Get Rid of Repeated SSH Key Password Prompts in Git

Every developer knows small interruptions can break the flow, especially when you're deep in the zone. One common hiccup is being asked for your SSH key password every time you `git pull`. If this sounds familiar, you're in the right place. Let's explore how to streamline your workflow by ensuring your SSH key remembers its password, keeping those coding sessions smooth and uninterrupted.

Understanding the Prompt

When prompted for your SSH key password with each Git operation, it's because your SSH key is encrypted with a passphrase for security. While this is good practice, entering the passphrase repeatedly can disrupt your workflow. The solution lies in the SSH agent, a background program designed to manage your SSH keys and remember their passphrases.

Step 1: Fire Up the SSH Agent

First things first: let's get the SSH agent running. Open your terminal and enter:


eval "$(ssh-agent -s)"

This command starts the agent and sets the necessary environment variables for its operation. With the agent up and running, you can add your SSH key.

Step 2: Add Your SSH Key to the Agent

With the SSH agent active, it's time to add your SSH key. If it's stored in the default location (`~/.ssh/id_rsa`), simply type:



If your key is elsewhere or named differently, point `ssh-add` to the right spot:


ssh-add ~/.ssh/your_ssh_key_name

After this, the agent will remember your passphrase, sparing you from retyping it for every Git operation.

Step 3: Ensure Persistent SSH Agent Usage

To make sure SSH always utilizes the agent for your keys, tweak your `~/.ssh/config` file. Don't worry if it doesn't exist yet; just create it and add:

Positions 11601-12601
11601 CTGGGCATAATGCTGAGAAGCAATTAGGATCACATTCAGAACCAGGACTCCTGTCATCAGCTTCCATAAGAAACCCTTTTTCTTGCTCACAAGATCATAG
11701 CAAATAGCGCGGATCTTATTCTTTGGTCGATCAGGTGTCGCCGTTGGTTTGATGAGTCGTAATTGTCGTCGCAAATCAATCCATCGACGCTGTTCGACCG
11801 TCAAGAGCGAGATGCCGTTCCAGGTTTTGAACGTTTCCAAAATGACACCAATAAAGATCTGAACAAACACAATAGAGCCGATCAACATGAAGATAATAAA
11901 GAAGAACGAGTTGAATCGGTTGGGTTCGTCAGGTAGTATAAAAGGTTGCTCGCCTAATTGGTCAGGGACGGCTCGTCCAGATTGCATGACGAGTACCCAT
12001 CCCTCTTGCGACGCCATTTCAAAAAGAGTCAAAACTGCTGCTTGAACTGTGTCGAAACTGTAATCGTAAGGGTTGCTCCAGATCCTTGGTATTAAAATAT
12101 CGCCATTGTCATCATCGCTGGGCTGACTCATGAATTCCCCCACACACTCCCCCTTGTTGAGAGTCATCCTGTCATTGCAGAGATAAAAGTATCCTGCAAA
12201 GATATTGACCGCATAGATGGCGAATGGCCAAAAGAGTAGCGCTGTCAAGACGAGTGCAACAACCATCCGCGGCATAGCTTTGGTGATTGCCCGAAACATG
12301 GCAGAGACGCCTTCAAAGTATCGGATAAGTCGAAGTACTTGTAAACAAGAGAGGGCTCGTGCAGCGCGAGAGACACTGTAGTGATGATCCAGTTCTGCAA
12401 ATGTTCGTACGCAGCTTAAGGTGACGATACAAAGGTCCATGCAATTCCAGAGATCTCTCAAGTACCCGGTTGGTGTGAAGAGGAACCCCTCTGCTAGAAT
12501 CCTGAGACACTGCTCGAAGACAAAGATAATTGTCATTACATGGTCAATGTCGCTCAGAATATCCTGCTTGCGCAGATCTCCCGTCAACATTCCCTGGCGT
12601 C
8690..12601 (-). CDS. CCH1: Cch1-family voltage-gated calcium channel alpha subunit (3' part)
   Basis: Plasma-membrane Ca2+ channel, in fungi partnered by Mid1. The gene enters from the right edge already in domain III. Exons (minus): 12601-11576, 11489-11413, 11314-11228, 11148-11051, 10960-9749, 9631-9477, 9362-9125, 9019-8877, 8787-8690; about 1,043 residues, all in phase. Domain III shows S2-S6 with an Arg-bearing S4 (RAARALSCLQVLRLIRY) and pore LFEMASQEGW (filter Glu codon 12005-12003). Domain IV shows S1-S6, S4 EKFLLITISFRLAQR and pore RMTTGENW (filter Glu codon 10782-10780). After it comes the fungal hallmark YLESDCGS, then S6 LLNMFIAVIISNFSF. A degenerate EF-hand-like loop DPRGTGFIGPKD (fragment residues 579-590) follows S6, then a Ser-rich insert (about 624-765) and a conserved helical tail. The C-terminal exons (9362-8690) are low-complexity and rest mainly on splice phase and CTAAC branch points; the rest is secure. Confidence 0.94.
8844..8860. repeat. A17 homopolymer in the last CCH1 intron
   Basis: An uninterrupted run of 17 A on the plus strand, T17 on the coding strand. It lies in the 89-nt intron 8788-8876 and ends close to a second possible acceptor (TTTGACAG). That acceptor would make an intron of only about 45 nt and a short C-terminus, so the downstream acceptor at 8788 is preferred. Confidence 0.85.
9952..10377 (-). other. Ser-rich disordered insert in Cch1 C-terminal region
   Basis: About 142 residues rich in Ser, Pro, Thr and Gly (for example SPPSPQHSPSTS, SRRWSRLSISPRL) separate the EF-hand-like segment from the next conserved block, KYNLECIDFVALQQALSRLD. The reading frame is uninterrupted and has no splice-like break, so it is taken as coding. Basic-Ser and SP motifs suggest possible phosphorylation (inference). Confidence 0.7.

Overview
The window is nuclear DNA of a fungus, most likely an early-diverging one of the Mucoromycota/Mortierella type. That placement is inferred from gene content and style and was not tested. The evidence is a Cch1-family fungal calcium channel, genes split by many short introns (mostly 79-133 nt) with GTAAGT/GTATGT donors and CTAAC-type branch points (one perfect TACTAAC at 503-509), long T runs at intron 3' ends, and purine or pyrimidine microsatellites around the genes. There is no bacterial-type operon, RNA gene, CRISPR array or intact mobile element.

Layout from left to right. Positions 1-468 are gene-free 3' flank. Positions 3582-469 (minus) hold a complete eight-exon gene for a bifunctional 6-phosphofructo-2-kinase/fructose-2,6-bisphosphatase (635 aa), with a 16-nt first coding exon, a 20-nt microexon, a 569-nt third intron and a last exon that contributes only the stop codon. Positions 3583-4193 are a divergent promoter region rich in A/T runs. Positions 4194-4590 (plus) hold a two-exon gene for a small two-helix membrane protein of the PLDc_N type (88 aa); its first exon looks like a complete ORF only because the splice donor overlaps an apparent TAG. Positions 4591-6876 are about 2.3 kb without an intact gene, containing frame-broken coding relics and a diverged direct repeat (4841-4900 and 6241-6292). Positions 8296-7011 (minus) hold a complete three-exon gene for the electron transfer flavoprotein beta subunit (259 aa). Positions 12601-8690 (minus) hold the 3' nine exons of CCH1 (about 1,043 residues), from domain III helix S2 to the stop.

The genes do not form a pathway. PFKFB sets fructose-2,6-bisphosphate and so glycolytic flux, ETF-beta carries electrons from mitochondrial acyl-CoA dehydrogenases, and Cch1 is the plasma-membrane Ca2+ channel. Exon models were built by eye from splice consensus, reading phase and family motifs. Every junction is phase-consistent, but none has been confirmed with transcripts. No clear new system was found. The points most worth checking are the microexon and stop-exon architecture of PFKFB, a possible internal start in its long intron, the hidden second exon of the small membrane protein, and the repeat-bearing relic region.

Host *

AddKeysToAgent yes

UseKeychain yes

IdentityFile ~/.ssh/id_rsa

Replace the path with your key's if it differs. For macOS users, `UseKeychain yes` is a handy option, instructing the SSH agent to keep the passphrase in your keychain for even smoother access.

Bonus: Automate ssh-agent with Systemd

Linux users can automate ssh-agent startup using systemd, ensuring it's always ready to go from login. Here's how:

1. Create a systemd service file for ssh-agent in `~/.config/systemd/user/` and name it `ssh-agent.service`. Fill it with:



Description=SSH key agent




ExecStart=/usr/bin/ssh-agent -D -a $SSH_AUTH_SOCK


2. Enable and start the service to get ssh-agent running automatically:


systemctl --user enable ssh-agent

systemctl --user start ssh-agent

3. Update your shell configuration file (like `.bashrc` or `.zshrc`) to set the `SSH_AUTH_SOCK` environment variable, ensuring your system knows where to find the agent.

Wrapping Up

Integrating the SSH agent into your workflow allows you to bypass the repetitive task of entering your SSH key password for every Git pull, push, or fetch. This small adjustment to your setup can save a significant amount of time and frustration, letting you maintain your focus on what truly matters: your code. Happy coding, and here's to a smoother, more efficient development experience!